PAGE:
For these modes, if needing to free the shutter speed restrictions then switch the Camera Flash Mode to Slow-Speed Sync.... this is most effective indoors and in low light to create a true balance of ambient and flash exposures.
Forum: Flashes, Lighting, and Studio 03-14-2019, 10:43 AM  
Pre readings differ from Post Playback EXIF under these conditions... what gives?
Posted By mcgregni
Replies: 29
Views: 1,446
Peter is right with this; its important to keep emphasising that exposure time does not influence the flash exposure level in normal operations .... only in HSS mode will exposure time have an effect on flash exposure.


If the meter detects an overexposure situation even though the flash would output its lowest possible level, then it would need to adjust another variable, ie aperture or ISO, in order to allow a good flash exposure. Which of these varies would depend on the mode of course, and whether ISO is available to vary (auto-ISO parameter settings).


If the need is to reduce flash exposure, and the flash is already at its lowest possible output, then in Av mode the camera only has one thing to vary .... ISO, which would have to be lowered. The only alternative is for the photographer to step back more and increase the distance, then try again with a new pre-flash and test shot.


Regarding shutter speed auto control, then this is determined mainly by the camera flash mode setting and the lens focal length. The system aims to provide a steady handheld shot as the first requirement, and in dim conditions this will result in a poor ambient/flash balance, unless the photographer overrides this with Slow Speed Sync mode.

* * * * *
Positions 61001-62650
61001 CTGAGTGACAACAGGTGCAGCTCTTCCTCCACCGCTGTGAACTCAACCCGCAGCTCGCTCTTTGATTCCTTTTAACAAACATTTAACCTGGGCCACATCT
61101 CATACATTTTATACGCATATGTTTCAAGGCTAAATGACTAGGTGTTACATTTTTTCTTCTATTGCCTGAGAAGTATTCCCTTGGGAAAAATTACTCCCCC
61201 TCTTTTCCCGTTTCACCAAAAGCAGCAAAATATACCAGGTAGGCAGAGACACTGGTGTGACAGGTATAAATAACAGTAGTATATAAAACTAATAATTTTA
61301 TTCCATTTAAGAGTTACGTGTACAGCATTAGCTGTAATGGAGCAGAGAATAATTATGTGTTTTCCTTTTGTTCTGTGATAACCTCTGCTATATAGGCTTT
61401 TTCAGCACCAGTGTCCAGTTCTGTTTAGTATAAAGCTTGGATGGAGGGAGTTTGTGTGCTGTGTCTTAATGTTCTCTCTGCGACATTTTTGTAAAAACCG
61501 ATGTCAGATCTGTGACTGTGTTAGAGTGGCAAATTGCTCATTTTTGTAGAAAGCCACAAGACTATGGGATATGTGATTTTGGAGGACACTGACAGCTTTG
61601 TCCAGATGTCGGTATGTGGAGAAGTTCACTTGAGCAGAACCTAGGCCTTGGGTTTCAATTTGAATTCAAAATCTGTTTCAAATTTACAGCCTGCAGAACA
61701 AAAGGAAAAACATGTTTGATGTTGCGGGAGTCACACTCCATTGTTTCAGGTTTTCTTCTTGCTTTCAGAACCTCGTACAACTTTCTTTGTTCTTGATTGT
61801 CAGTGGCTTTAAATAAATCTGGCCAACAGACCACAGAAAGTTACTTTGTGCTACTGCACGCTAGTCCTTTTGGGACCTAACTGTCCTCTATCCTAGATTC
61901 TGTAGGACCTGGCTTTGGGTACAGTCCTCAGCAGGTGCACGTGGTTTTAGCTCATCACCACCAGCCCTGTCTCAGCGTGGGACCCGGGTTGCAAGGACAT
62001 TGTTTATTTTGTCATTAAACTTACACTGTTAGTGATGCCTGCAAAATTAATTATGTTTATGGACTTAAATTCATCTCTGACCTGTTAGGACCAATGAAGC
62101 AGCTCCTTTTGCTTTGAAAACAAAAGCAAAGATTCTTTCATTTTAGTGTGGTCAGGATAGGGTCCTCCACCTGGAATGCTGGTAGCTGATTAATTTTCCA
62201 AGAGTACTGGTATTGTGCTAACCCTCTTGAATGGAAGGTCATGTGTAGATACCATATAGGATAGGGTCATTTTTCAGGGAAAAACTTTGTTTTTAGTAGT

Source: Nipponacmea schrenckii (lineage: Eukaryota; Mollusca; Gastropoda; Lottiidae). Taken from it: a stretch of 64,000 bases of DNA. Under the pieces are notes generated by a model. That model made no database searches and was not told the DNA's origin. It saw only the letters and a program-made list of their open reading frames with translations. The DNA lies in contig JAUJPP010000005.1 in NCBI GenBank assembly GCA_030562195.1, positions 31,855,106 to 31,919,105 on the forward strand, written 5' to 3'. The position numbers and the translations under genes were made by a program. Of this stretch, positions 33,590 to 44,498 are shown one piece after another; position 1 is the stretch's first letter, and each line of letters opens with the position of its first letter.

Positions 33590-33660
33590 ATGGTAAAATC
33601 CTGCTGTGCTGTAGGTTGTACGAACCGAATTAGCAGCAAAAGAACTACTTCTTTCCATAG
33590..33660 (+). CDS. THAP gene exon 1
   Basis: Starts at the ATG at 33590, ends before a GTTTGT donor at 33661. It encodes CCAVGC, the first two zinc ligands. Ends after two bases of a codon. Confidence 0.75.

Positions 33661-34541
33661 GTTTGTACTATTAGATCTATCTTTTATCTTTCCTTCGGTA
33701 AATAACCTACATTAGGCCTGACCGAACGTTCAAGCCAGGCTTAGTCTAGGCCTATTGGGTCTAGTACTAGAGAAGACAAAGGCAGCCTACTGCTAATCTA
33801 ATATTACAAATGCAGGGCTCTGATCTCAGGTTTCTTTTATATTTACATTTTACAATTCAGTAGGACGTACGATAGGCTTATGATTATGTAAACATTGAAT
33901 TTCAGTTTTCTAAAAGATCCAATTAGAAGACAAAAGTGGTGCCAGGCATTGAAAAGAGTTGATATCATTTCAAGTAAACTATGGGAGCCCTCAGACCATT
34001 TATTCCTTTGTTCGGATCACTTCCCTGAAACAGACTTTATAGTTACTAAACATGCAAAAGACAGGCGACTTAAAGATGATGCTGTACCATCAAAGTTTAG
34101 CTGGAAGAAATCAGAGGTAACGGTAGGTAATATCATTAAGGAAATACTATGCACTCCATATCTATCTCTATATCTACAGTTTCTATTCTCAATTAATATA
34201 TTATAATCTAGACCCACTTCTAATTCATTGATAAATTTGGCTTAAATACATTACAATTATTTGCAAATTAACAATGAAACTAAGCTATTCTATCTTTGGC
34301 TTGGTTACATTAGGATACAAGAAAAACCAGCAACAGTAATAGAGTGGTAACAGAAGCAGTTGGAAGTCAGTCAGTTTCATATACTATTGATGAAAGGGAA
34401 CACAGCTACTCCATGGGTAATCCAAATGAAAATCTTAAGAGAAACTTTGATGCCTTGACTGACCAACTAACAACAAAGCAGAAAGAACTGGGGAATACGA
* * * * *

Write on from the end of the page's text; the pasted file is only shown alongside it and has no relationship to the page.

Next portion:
Forum: Flashes, Lighting, and Studio 03-13-2019, 04:07 PM  
Pre readings differ from Post Playback EXIF under these conditions... what gives?
Posted By mcgregni
Replies: 29
Views: 1,446
Having a flash ready signal going to the camera through the hotshoe changes everything. The metering system has to decide whether it tries to balance ambient and flash exposures, or whether the flash is going to provide everything.

This depends of course on what restrictions on ambient exposure are being imposed by the program line and ISO parameter settings. The Camera Flash mode and lens focal length will likely have the most impact in practice though.
Forum: Flashes, Lighting, and Studio 03-13-2019, 03:08 PM  
Pre readings differ from Post Playback EXIF under these conditions... what gives?
Posted By mcgregni
Replies: 29
Views: 1,446
....


Bruce, be fair please, this is what you told us in your first post, so I think we should be forgiven for understanding you are trying to use Av with Auto-ISO.
You may have said you had changed it later, but the posts are quite long, so its likely that people are responding to the opening one primarily.